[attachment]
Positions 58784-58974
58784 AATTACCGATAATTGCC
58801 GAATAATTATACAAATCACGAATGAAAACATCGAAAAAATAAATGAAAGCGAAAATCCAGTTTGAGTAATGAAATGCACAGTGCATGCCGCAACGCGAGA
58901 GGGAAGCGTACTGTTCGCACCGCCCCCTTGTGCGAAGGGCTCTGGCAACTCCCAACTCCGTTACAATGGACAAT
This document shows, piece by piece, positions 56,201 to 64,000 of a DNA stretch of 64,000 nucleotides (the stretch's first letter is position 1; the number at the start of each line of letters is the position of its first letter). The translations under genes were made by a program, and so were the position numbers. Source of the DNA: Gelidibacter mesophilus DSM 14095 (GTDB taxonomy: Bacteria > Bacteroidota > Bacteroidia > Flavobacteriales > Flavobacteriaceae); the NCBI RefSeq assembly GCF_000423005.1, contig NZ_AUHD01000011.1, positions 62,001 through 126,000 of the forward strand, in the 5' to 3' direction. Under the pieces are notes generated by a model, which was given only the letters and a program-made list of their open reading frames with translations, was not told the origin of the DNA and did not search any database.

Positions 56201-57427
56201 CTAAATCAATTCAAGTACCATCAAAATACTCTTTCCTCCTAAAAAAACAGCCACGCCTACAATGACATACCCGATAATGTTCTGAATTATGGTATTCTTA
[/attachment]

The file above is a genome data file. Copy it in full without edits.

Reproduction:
Positions 58784-58974
58784 AATTACCGATAATTGCC
58801 GAATAATTATACAAATCACGAATGAAAACATCGAAAAAATAAATGAAAGCGAAAATCCAGTTTGAGTAATGAAATGCACAGTGCATGCCGCAACGCGAGA
58901 GGGAAGCGTACTGTTCGCACCGCCCCCTTGTGCGAAGGGCTCTGGCAACTCCCAACTCCGTTACAATGGACAAT
This document shows, piece by piece, positions 56,201 to 64,000 of a DNA stretch of 64,000 nucleotides (the stretch's first letter is position 1; the number at the start of each line of letters is the position of its first letter). The translations under genes were made by a program, and so were the position numbers. Source of the DNA: Gelidibacter mesophilus DSM 14095 (GTDB taxonomy: Bacteria > Bacteroidota > Bacteroidia > Flavobacteriales > Flavobacteriaceae); the NCBI RefSeq assembly GCF_000423005.1, contig NZ_AUHD01000011.1, positions 62,001 through 126,000 of the forward strand, in the 5' to 3' direction. Under the pieces are notes generated by a model, which was given only the letters and a program-made list of their open reading frames with translations, was not told the origin of the DNA and did not search any database.

Positions 56201-57427
56201 CTAAATCAATTCAAGTACCATCAAAATACTCTTTCCTCCTAAAAAAACAGCCACGCCTACAATGACATACCCGATAATGTTCTGAATTATGGTATTCTTA